Dangerous Climb in Fatal Motorcycle Accidents in the State of Georgia
A study by the Governor's Office of Highway Safety in Georgia showed a 59% increase of motorcycle accident fatalities between the years 2004 and 2008. Motorcycles are not enclosed, are difficult for other drivers to see, and are more difficult to control in certain conditions. Despite their lack of safety features, the popularity of motorcycles has risen in recent years. Because of the poor economy, and high fuel prices, the option of driving a motorcycle is becoming more appealing to many people. With more motorcycles and increased congestion on metro Atlanta roadways, the propensity for fatal motorcycle accidents is also increasing.
Types of Motorcycle Accident Cases
As an Atlanta accident attorney, I handle a lot of Georgia motorcycle accident cases. When a victim calls me for a consultation, we do a case analysis to help the clients understand whether they have a case, and how they are to be compensated for their injuries. Here are the three types of civil litigation suits related to motorcycle accidents.
- The motorcycle driver was injured due to the negligence of another driver, or due to a roadway condition that could not have been expected or predicted.
- The passenger of the motorcycle was injured because of the negligence of the motorcycle driver.
- The motorcycle passenger was injured because of the negligence of the driver of another vehicle.
Gwinnett County Motorcycle Death
Recent motorcycle accidents in the Atlanta, Georgia area magnify the dangers to motorcycle drivers. On September 24th, 2012, Kenneth Griffin, a 42-year-old man, was driving his BMW west on Beaver Ruin Road near I-85 in Gwinnett County, when he caused a fatal accident involving a motorcycle and four other vehicles. Mr. Griffin failed to stop, and the collision resulted in the wrongful death of Brandon Ray, 38. Several other drivers and passengers from the other vehicles were taken to the hospital with non-life-threatening injuries. Charges are pending against Kenneth Griffin.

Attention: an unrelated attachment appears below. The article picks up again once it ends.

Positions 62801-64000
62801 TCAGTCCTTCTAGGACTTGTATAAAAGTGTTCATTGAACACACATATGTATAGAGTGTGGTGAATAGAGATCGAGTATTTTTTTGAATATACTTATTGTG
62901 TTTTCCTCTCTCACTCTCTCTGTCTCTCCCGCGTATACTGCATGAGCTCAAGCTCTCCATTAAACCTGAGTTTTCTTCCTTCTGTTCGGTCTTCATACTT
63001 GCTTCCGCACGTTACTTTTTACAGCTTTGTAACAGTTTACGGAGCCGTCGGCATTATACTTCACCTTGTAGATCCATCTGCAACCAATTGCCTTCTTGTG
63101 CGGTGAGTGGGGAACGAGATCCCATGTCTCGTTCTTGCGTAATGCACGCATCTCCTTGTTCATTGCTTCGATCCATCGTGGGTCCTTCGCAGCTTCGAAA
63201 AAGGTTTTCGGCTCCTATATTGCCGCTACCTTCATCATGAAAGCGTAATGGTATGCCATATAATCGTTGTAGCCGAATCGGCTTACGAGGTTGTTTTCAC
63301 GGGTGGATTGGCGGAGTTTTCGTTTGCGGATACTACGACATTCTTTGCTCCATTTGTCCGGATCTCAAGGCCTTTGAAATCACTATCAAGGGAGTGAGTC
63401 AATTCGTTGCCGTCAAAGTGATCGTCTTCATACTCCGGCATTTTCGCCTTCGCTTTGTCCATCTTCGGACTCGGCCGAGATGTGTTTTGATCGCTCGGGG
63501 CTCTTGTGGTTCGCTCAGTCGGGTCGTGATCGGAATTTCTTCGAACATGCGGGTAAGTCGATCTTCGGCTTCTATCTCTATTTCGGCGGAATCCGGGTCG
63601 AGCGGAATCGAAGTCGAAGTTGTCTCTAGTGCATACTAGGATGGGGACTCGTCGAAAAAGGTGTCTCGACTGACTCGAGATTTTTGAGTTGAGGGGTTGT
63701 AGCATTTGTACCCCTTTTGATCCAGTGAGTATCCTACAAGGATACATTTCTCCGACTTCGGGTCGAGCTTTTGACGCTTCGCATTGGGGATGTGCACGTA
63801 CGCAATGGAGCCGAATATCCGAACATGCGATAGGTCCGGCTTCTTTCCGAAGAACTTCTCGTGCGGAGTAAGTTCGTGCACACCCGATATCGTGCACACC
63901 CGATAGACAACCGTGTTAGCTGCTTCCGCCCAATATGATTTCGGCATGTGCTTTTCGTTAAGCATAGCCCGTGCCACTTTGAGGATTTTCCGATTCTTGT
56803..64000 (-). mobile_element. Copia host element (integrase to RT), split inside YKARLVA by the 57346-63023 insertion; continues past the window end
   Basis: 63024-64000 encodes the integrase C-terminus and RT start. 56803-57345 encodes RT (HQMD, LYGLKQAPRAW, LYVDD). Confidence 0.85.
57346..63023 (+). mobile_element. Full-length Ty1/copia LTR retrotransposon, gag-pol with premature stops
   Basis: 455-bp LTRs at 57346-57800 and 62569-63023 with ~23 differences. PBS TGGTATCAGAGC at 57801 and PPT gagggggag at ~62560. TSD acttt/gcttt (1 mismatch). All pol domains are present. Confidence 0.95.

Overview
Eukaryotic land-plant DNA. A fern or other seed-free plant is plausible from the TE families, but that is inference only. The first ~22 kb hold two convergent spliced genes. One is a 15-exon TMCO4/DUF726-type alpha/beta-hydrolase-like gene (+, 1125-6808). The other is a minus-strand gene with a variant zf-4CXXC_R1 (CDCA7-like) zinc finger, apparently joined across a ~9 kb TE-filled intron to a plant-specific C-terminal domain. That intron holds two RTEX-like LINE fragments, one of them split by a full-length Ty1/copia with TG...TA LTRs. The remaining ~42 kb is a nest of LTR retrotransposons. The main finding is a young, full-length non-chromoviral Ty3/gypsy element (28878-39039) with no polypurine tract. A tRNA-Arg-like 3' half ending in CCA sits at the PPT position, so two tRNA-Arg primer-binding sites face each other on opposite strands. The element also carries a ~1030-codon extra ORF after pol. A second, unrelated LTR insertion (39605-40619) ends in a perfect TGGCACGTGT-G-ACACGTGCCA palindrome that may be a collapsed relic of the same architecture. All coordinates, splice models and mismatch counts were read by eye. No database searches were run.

More About Motorcycle Accidents
This past summer, East Point firefighter Carl Blake was killed in a motorcycle accident in Atlanta when he lost control of his motorcycle, struck a curb, became airborne, and hit a utility pole. Even though Blake was wearing a helmet at the time of the accident; tragically, he still lost his life.
Motorcycle Accidents and Helmet Use
According to the National Highway Traffic Safety Administration, motorcycle riders have a 29% increased chance of surviving an accident if they are wearing a helmet, but this fact alone apparently does not do enough to encourage riders to use this safety tool. Forty-five percent of fatally injured motorcycle operators were not wearing helmets.
Alcohol Use and Motorcycle Accidents
When it comes to motorcycle fatalities, helmets are not the only factor. Alcohol use while operating a motorcycle is taboo. According to 2005 statistics, 27% of operators who were killed in a motorcycle accident had blood alcohol (BAC) levels of .08 g/dL, and 41% had BAC's of .08 g/dL or higher, so alcohol played a part in 68% of motorcycle fatalities.
If you or someone you know has been injured in a motorcycle accident, and would like to speak to an attorney, give us a call for a free case evaluation. We can meet you in one of our six office locations, at your home or work, or even in the hospital.
Free Case Evaluations: 770-408-6364